Not as much locally to talk about this week, as I spent a long weekend in Richmond, but still some fun stuff to talk about:
What I’m Watching: Just watched Dolemite Is My Name on Netflix, and it was a hell of a lot of fun. Highly recommend. Love movies about people who aren’t the most talented or most gifted, but simply the most determined, and if there was any one word that described Rudy Ray Moore, it was “determined”. Reminded me of another Rudy. And the acting is terrific. Eddie Murphy is at his best, and Wesley Snipes is just terrific.
What I Learned This Week: That Ballad of a Thin Man by Bob Dylan was one of the main theme songs of the Black Panthers. From an article on Red Bull Music Academy: The song’s lyrics, which describe a man who enjoys watching circus geek shows, struck a chord with (Huey P.) Newton. He saw the titular character, Mr. Jones, as an upper class white man who indulged in exploring the black ghetto on Sunday afternoons to check out the prostitutes and inhabitants of the decaying community. The fictional Mr. Jones was a voyeur of sorts, and got off on watching what Newton called a freak show...According to Newton, the circus freaks mentioned in the song, including the sword swallower and the one-eye midget, represent the disadvantaged ghetto residents who aren’t interested in serving as entertainment for Mr. Jones. They instead demand payment for a trick or some food or drink. Otherwise, they’d like Mr. Jones to shove off and go home.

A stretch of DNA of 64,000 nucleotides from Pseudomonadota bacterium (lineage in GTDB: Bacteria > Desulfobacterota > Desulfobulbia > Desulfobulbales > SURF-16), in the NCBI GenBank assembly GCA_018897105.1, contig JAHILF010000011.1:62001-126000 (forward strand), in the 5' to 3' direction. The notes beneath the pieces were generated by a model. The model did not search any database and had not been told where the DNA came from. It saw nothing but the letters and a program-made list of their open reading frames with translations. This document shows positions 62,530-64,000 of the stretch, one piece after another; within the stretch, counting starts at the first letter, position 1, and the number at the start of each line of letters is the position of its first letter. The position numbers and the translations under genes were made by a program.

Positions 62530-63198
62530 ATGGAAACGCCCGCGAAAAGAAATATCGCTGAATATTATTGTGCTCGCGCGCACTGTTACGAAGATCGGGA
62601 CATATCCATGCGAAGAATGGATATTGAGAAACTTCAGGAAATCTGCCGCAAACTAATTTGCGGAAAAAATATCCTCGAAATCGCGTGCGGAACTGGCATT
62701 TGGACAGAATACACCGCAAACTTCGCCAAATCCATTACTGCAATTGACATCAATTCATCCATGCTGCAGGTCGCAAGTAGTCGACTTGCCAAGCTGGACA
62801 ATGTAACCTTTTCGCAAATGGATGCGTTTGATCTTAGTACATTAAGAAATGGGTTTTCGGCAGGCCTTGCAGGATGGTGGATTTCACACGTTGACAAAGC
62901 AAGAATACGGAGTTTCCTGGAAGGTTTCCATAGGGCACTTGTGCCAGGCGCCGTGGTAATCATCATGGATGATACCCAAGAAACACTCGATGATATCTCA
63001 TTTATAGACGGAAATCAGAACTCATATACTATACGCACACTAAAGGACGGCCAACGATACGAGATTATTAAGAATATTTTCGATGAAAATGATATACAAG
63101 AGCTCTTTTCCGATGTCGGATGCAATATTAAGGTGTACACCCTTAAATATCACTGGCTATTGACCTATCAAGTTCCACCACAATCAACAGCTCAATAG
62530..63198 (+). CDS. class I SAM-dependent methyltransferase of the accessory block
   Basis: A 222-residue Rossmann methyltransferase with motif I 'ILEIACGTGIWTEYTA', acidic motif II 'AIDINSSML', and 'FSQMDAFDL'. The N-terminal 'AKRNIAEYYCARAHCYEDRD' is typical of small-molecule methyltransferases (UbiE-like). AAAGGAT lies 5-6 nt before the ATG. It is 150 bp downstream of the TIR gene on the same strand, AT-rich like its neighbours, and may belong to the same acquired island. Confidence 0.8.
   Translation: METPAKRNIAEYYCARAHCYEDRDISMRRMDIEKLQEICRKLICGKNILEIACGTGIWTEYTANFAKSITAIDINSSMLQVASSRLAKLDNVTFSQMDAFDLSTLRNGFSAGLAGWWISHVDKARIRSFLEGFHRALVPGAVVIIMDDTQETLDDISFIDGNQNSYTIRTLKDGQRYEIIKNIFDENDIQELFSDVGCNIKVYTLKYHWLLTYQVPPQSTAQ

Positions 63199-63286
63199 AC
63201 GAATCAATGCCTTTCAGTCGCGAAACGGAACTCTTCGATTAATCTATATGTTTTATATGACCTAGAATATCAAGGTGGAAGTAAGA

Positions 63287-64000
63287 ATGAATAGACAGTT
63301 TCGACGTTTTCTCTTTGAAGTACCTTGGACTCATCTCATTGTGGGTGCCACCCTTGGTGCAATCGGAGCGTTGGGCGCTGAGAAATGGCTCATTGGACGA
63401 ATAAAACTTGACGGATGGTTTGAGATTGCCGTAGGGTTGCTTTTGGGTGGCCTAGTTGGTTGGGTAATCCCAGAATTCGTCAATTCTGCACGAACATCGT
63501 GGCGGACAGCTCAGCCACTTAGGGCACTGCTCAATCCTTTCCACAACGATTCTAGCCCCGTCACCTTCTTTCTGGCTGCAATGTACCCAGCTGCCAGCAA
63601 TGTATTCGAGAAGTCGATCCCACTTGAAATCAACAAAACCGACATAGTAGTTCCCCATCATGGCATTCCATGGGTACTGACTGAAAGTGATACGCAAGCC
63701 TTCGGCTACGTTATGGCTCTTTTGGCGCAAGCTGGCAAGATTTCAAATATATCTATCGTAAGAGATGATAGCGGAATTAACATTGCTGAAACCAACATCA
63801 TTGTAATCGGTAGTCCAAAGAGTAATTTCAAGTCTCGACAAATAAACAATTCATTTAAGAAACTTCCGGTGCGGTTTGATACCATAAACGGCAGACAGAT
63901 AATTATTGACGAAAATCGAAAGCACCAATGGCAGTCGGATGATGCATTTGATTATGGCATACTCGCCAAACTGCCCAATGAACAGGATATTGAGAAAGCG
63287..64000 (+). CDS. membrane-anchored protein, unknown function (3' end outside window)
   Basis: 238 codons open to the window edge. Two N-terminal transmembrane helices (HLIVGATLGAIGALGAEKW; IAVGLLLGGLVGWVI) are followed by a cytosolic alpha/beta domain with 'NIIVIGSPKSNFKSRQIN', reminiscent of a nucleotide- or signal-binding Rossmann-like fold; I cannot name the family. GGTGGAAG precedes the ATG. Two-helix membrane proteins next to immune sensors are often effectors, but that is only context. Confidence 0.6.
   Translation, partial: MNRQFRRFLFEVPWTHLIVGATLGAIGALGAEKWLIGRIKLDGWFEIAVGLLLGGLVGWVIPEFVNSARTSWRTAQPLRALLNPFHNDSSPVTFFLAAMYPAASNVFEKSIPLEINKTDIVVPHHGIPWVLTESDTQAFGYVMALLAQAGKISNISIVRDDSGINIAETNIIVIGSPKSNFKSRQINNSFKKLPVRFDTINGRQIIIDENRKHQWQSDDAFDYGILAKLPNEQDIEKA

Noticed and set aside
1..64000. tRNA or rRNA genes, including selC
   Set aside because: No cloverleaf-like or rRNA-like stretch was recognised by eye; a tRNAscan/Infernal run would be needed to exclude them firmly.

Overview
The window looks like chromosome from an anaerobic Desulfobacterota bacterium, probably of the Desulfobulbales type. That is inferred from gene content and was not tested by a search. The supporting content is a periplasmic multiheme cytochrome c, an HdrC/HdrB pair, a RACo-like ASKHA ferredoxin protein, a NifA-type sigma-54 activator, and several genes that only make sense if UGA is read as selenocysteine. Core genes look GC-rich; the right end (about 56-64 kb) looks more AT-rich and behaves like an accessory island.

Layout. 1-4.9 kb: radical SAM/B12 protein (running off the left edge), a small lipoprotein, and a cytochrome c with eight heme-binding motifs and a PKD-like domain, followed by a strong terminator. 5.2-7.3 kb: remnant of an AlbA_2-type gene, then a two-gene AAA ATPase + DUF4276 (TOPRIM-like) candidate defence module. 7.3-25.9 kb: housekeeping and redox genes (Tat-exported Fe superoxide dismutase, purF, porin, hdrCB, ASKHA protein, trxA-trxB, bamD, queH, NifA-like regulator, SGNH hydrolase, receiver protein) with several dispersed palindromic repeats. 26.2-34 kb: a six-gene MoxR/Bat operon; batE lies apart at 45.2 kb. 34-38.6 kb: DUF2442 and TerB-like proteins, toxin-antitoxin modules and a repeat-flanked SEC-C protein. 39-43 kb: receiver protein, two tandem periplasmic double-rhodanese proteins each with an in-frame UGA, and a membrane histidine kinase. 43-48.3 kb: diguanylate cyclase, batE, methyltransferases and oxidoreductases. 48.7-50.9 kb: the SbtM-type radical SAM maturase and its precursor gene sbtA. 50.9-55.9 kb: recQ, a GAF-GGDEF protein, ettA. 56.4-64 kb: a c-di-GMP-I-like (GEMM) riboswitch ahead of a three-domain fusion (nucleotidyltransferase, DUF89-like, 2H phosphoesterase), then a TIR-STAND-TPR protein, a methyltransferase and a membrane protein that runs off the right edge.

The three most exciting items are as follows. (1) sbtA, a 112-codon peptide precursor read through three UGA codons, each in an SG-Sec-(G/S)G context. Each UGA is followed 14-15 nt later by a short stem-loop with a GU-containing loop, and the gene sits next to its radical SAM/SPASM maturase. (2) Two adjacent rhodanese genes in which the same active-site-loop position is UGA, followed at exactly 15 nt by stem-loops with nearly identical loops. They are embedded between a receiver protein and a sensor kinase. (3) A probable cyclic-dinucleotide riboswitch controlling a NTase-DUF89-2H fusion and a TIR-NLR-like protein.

What I’m Reading: Great 1985 Esquire piece on Dr J. Interesting dude, and a great article. Can’t imagine too many elite athletes today discussing the tenets of religion with a reporter.
But it wasn’t until our discussion in his office, during a laborious spiel of mine concerning the duty of the seeker to examine the varieties of religious experience, that Julius began to get pissed.